If a country holds a large external debt pile, a crashing currency will naturally increase its (foreign-currency) value threatening to create a wave of defaults. This applies to private entities, as well as to local and central governments. A currency crash is often expected to lead to interest rate rises by the monetary authority to defend the FX-rate of the currency. However, if the government holds a large amount of debt, higher interest rates can easily succumb the government under interest payments, which will eventually lead to a sovereign default. Rising interest rates would thus lead to further deterioration of trust by investors in the currency of a highly indebted government. This is why the Bank of Japan is trapped. If it would start to raise rates, the debt service burden of the Japanese government would rapidly become unsurmountable.


The bailout of the Japanese economy in early 1990s, which caused the slump in productivity leading to the very high indebtedness of the Japanese government, is the main culprit behind the ‘flash crash’ of the Japanese Yen. On April 26, it seems, a ‘sunspot’ triggered the selling. The response of the monetary authority, i.e., the BoJ, was to start to defend the yen at USDJPY pair of 160. Its intervention (buying of yen) pushed the pair to under 153 on May 3, where it has started to creep back up.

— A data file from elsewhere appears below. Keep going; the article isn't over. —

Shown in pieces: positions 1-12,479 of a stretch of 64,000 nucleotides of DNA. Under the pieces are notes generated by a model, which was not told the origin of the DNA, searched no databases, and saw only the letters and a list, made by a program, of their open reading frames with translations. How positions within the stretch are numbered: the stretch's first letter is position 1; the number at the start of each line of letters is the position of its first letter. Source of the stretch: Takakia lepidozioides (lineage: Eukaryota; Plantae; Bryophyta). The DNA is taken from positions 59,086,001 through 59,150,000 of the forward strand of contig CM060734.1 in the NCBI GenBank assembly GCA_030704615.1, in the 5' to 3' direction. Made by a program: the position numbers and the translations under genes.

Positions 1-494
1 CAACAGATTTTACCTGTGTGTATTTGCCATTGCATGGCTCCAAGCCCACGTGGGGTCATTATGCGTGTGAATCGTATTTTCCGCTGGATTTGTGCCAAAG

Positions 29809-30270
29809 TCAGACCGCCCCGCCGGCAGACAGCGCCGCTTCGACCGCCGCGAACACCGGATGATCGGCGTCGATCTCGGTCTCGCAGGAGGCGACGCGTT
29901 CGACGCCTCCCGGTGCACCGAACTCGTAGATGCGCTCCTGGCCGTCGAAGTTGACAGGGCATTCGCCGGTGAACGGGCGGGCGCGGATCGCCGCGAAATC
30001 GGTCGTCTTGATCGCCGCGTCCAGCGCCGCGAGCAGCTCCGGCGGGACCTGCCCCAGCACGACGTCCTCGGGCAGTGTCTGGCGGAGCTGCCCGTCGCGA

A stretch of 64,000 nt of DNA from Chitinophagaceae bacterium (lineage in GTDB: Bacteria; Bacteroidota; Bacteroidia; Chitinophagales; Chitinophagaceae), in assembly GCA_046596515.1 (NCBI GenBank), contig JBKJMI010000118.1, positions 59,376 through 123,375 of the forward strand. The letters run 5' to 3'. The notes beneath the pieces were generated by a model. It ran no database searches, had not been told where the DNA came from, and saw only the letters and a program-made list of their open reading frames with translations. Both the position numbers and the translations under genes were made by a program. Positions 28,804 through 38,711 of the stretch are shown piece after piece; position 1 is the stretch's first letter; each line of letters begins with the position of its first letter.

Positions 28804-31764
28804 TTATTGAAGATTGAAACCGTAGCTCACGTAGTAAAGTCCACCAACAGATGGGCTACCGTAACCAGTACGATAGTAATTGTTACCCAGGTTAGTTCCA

As the underlying problems of the Japanese economy have not gone anywhere, the attack on the yen in the markets is likely to continue and escalate, again, at some point. The question is, what is the breaking point in the USDJPY pair after which investors start to flee? Moreover, we should remember that monetary authorities have their limits, while markets don’t. Thus, it is very likely that the currency crisis of Japan has but just started. See my other post for analysis on its implications.